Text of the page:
But off I was at last. We sat--Joe, James, Zach, and I--for 20 minutes, uttering thinly-disguised boldnesses, as men will do. We were scared of the food-pile.

I felt pressure. I've wanted to do an eating challenge since Man Vs. Food came out a couple years ago, and maybe before that. I pride myself on my pigging abilities and on accepting the rules of arbitrary games (Megan and I are trying to get through November without turning the heat on, just cuz). So, I was pacing a little bit, maintaining my stone-face, the main defense I have against the creepy-crawly, bangy-boomy terrors of the world--and the world's voluminous pork.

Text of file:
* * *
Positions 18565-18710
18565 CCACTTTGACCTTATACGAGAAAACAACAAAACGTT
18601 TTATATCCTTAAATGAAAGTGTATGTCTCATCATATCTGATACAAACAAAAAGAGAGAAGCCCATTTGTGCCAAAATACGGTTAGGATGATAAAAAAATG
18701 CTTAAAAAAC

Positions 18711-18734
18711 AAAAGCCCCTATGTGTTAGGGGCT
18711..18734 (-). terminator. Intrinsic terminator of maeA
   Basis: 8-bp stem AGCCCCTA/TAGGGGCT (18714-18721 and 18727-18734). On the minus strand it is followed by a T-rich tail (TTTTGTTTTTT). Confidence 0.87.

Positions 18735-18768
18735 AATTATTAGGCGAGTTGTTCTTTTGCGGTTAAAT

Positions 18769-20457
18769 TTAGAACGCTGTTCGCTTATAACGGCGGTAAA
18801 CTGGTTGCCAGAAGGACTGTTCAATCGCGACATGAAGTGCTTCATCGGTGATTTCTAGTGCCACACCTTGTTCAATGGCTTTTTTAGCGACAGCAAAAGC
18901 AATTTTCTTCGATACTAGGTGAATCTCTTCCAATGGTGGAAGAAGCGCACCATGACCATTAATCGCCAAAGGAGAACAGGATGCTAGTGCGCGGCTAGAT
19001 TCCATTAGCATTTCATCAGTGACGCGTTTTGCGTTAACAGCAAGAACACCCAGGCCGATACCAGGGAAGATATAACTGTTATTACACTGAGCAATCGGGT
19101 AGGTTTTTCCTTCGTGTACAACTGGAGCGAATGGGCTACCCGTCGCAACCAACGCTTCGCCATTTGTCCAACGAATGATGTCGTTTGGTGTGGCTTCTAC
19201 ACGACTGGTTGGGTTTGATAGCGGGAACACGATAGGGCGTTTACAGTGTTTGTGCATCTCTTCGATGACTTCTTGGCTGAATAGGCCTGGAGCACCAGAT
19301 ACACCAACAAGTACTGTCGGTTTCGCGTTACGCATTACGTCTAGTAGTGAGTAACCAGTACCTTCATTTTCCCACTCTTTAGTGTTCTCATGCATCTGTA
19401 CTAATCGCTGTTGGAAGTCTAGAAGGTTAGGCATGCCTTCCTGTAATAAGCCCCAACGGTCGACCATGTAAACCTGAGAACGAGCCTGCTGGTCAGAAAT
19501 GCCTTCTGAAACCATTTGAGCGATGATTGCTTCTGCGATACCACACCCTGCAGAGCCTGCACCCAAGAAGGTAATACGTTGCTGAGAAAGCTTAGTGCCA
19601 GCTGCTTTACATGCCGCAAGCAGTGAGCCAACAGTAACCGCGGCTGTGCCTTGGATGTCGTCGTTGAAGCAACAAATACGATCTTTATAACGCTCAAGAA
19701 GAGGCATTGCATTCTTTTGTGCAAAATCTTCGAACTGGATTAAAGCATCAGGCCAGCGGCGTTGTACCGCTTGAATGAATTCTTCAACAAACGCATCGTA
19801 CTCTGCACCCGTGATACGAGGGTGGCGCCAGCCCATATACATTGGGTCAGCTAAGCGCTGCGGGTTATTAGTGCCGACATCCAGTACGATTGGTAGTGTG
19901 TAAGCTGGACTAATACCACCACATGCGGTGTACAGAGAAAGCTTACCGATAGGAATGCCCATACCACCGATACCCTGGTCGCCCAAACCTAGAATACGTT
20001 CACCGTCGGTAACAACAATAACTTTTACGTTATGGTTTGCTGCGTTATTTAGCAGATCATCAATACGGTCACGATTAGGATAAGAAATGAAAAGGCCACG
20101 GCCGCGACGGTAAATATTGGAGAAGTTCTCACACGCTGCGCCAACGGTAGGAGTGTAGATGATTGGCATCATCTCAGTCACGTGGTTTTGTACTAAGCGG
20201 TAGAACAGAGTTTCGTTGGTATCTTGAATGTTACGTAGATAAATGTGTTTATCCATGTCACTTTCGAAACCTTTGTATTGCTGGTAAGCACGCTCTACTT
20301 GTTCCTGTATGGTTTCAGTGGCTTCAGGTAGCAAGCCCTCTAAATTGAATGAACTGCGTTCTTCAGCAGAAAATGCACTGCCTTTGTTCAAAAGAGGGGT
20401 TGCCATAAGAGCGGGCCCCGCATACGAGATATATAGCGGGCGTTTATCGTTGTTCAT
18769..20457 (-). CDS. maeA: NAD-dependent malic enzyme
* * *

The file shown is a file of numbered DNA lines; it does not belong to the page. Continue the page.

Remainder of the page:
We'd been in Portsmouth, Megan and I, because she was talking to Ohio teachers about good ways to educate minds, and I was talking to myself about taming my stomach. Could I meet my limits and say rudely to my limits, Excuse me, but I have a previous engagement with sauce?

Could I make this eating challenge not so much a measure of manhood as a measure of strength in the face of fry? Megan was on my side. She knew what this meant to me. She had tea at Bob Evans.


So flashing forward again to Kiser's. Finally, I saw the sled-ful of food I was set to decimate: 9-inch tall sandwich, acre of potato.

And this is where the story gets hard to tell, because I actually did it, I won, despite the disgusting size of the challenge (and I mean disgusting as it originated--from Latin dis (expressing reversal) + gustus 'taste.') That is, afterward, I was quite concerned that I was about to reverse everything that I'd just tasted, if you take my meaning--and please do. I'm tired and meat-heavy, and I need you to understand without me putting forward too much effort.